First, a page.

Category: Legal

Government Legal Aid Reform “Could Cost Creditors More Than £150m per Year”
LegalRegulation

Government Legal Aid Reform “Could Cost Creditors More Than £150m per Year”

Creditors face losing more than £150m per year if the Government follows through with plans to end an exemption for insolvency litigation from the ‘Jackson’ legal aid reforms, warns an independent report commissioned by the insolvency profession.

Insolvency practitioners regularly need to take legal action to reclaim money from directors of insolvent businesses, or third parties, that should be re-directed to creditors – including HMRC and SMEs. Where there is no money left in an insolvent business to pay for legal fees, often the only way to fund legal action is to recover costs from the director in a successful case.

Insolvency litigation currently has an exemption from the Jackson reforms, introduced in 2013. The reforms prevent costs from being fully recovered from defendants. Ministers plan to scrap insolvency litigation’s exemption in April 2015.

Without the ability to recover costs fully from a director, insolvency practitioners fear legal action to reclaim debts from directors would be unaffordable in most cases, leaving money in the hands of unscrupulous directors and out of creditors’ reach.

The Government’s plans would affect creditors’ claims of up to £300m which are pursued through the courts every year – including the pursuit of up to £70m that belongs to taxpayers and HMRC. Approximately £160m is brought back to creditors every year, an amount that insolvency practitioners say is rising.

Phillip Sykes, deputy vice-president of R3, the trade body for insolvency professionals, said: “Insolvency litigation is absolutely in the public interest, and it is absurd that the Government is considering making it all but impossible for such cases to continue. The ‘Jackson’ reforms were supposed to protect exactly this type of case.

“The Government’s only justification for ending the exemption is that it would make the ‘Jackson’ reforms consistent across the board, regardless of the consequences. It’s just lazy thinking.”

Sykes added: “Insolvency litigation returns money to creditors, and helps ensure businesses and banks remain confident about lending. It protects taxpayer funds, it stops directors making off with money that isn’t theirs, and it deters directors from even thinking about doing so in the first place.

“Should the exemption be removed, only a few large cases involving wealthy, motivated creditors would go ahead. SMEs and taxpayers would lose out – and irresponsible directors would be laughing.”

My Learned Friend Launches Crowdsourced Platform
LegalRegulation

My Learned Friend Launches Crowdsourced Platform

My Learned Friend provides the ability for users to search for basic legal research information on an enquiry specific basis, then rate, comment on and add to the knowledge base for the benefit of the wider legal community.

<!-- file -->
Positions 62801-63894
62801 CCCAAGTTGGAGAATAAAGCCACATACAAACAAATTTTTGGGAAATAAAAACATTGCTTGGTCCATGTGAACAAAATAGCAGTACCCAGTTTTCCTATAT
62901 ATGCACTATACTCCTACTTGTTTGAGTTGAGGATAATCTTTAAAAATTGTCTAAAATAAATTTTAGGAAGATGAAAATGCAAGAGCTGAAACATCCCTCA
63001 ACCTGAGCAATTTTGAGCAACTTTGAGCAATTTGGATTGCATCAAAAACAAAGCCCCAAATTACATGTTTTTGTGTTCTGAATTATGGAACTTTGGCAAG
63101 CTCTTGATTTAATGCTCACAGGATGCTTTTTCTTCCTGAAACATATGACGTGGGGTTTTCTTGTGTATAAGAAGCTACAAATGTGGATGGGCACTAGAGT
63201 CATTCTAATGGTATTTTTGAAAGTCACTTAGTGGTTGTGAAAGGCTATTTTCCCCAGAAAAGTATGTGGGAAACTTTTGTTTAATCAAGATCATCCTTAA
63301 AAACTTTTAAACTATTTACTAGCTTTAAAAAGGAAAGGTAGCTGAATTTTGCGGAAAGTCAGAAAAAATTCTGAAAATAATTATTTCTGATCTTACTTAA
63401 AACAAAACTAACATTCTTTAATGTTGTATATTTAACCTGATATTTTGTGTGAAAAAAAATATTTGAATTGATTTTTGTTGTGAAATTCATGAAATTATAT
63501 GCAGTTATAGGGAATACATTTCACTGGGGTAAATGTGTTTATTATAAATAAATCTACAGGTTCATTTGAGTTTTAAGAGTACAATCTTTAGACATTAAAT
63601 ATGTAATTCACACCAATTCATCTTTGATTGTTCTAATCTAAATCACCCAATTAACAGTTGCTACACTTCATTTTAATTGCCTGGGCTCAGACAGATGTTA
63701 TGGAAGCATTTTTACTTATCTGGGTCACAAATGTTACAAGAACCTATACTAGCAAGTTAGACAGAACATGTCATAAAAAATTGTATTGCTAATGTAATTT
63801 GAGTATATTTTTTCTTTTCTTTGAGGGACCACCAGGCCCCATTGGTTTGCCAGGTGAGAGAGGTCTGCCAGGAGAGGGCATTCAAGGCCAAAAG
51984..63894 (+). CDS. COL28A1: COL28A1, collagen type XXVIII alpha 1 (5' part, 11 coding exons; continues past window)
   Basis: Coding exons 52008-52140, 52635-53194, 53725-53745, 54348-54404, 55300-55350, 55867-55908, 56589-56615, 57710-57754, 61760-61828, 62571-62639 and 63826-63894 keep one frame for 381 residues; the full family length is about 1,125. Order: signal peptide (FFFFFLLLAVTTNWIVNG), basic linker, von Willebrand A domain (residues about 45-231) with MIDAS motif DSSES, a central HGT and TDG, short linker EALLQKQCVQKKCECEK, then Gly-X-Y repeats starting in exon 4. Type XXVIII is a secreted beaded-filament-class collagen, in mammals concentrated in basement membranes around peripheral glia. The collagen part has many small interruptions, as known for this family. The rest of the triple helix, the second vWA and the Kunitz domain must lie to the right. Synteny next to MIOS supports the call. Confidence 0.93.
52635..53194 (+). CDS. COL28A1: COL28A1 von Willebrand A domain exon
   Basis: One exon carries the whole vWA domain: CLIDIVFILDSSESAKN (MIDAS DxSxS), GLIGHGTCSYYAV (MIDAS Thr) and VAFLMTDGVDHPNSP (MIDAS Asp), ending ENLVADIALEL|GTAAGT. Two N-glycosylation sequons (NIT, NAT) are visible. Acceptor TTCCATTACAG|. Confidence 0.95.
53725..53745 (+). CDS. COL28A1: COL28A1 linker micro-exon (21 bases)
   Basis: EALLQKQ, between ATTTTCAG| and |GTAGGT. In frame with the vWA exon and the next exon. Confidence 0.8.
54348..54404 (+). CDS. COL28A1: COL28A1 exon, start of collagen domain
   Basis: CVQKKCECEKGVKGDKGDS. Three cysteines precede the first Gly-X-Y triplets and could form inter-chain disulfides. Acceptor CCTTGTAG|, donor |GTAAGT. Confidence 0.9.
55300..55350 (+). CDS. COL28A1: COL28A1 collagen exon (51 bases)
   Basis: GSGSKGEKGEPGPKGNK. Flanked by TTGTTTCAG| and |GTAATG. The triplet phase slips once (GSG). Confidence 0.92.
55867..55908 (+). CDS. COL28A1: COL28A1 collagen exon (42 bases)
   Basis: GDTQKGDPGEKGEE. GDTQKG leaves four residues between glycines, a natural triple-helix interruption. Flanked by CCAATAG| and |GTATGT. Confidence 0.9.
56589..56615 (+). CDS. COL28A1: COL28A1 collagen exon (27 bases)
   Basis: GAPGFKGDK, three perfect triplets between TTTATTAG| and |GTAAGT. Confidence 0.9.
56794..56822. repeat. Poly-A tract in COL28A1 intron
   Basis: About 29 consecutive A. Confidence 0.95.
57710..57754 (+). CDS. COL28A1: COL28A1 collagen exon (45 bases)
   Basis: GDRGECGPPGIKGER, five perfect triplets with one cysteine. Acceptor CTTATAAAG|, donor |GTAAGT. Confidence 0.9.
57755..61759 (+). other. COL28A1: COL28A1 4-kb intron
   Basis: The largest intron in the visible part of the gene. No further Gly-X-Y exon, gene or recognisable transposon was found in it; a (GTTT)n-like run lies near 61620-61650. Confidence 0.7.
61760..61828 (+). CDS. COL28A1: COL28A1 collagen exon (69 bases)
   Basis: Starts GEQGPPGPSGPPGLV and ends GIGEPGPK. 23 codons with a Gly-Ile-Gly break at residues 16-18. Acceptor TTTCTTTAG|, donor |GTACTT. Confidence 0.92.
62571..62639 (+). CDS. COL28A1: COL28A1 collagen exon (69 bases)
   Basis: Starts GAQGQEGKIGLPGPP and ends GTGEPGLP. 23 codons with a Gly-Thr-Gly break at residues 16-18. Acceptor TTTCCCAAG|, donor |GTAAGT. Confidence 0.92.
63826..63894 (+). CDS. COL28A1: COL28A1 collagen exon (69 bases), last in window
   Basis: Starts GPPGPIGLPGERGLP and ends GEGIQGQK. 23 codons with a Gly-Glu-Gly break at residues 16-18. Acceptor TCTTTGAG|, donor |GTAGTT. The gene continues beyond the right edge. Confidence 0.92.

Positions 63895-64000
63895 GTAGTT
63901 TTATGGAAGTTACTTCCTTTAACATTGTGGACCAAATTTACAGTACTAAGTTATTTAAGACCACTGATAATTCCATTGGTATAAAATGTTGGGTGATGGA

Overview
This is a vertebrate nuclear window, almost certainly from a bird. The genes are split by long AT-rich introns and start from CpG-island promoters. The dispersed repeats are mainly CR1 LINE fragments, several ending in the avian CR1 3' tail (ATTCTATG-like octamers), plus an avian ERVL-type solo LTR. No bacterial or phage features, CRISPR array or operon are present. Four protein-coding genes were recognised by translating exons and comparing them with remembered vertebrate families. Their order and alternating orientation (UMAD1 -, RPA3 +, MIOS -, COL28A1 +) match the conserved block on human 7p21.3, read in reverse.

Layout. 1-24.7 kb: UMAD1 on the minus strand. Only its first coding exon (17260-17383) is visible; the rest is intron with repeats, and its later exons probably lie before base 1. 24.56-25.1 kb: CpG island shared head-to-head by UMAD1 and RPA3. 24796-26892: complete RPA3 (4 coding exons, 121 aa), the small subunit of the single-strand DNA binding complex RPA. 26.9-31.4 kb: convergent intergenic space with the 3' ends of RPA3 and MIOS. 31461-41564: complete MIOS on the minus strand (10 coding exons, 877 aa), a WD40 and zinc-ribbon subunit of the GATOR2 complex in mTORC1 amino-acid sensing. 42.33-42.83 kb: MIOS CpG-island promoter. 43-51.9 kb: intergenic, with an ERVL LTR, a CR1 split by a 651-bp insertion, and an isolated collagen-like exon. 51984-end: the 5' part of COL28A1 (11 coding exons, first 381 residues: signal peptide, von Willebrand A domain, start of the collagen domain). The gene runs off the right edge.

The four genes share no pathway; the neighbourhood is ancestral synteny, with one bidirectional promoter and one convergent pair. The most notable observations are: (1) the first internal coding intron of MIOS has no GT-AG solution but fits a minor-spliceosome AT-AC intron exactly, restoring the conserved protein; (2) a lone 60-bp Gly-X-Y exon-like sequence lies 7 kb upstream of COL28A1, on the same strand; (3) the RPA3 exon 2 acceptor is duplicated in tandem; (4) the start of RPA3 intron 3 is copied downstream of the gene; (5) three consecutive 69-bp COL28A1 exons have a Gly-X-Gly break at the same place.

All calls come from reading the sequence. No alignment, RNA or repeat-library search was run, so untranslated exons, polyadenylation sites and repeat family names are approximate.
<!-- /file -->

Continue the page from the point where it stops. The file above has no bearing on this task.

The cloud based platform will also provide the opportunity for sector specific discussion forums and a live email notification service, so users know when an area they are interested in has been updated.

Compatible with tablets and smartphones, My Learned Friend is accessible via an easy online sign up process and will attribute credit to contributors via dedicated profiles, allowing them to build their reputation rating and contact list.

Managing Director of My Learned Friend, Rick Yates said: “The way that lawyers seek research information has changed. People want quick access to key information, often on an enquiry specific basis. They want the assurance that other professionals view that information as relevant, and even the opportunity to weigh in on its usefulness. MLF allows us to create a useful legal community that has value and relevance for practicing lawyers, as well as a real life legal knowledge pool for students and trainees.”

Content submitted on My Learned Friend will be moderated by users, with useful information being promoted using a ‘Thumbs Up’ rating system, and ‘Useful/Not Useful’ indicators for the use of case law or legislation in relation to specific legal enquiries. The site currently has research categories for 22 legal disciplines and holds case law and legislation for approximately 3000 legal enquiries.

MLF hits the market this week with the option for a one-month free trial. Subscription fees will be £9.99 a month for professionals and £5 a month for students, with no contract period. There is also a reduced fee for corporate subscriptions for businesses in need of five or more accounts.

To find out more visit www.mylearnedfriend.co.uk.

Criminal Tax Cases Shifted onto the Taxpayer HMRC
LegalRegulation

Criminal Tax Cases Shifted onto the Taxpayer HMRC

Phil Berwick, partner* and Head of Contentious Tax at law firm Irwin Mitchell, comments:  “The proposal represents a fundamental shift in the burden of proof. As the Government seeks to plug financial gaps from previous failed initiatives, it is becoming more desperate. Not everybody who has failed to declare foreign income has done so deliberately. There is a danger that HMRC will focus on “soft” targets, and hardcore evaders will still evade capture or punishment. There is also the danger that the new rules will subsequently be extended to change the burden of proof in other situations.

“The UK- Swiss Agreement raised a pitiful amount compared to what was estimated by the Government, and the Liechtenstein Disclosure Facility is on course to also fall woefully short of the £3 billion estimated.

“There is already a maximum penalty of 200% of the tax that has not been paid, in addition to interest and tax for up to 20 years, for taxpayers with undeclared foreign income.

“This latest announcement follows on from the news that HMRC will have the power to raid taxpayers’ bank accounts. Because HMRC has failed to prosecute a sufficient number of offenders, the Government is seeking to change the rules to make it easier to meet targets, and prevent further embarrassment.

“HMRC has had a significant amount of data on offshore offenders for a long time, but has failed to pursue criminal investigations. HMRC already has sufficient powers to pursue these taxpayers. Where will HMRC’s quest for increased powers end?

Chancellor George Osborne has announced plans to give new powers to HM Revenue and Customs to make it easier to prosecute people who evade taxes by hiding money offshore. The intention is that criminal prosecutions can be brought against anyone with undeclared foreign income, even if they did not intend to evade taxes. HMRC have come under attack from MPs for the low number of evader it prosecutes.

HRMC will consult on new penalties for offshore tax evasion, and a document will be published on Monday.

HMRC Unable To Disclose Number Of Civil Fraud Investigations
LegalRegulation

HMRC Unable To Disclose Number Of Civil Fraud Investigations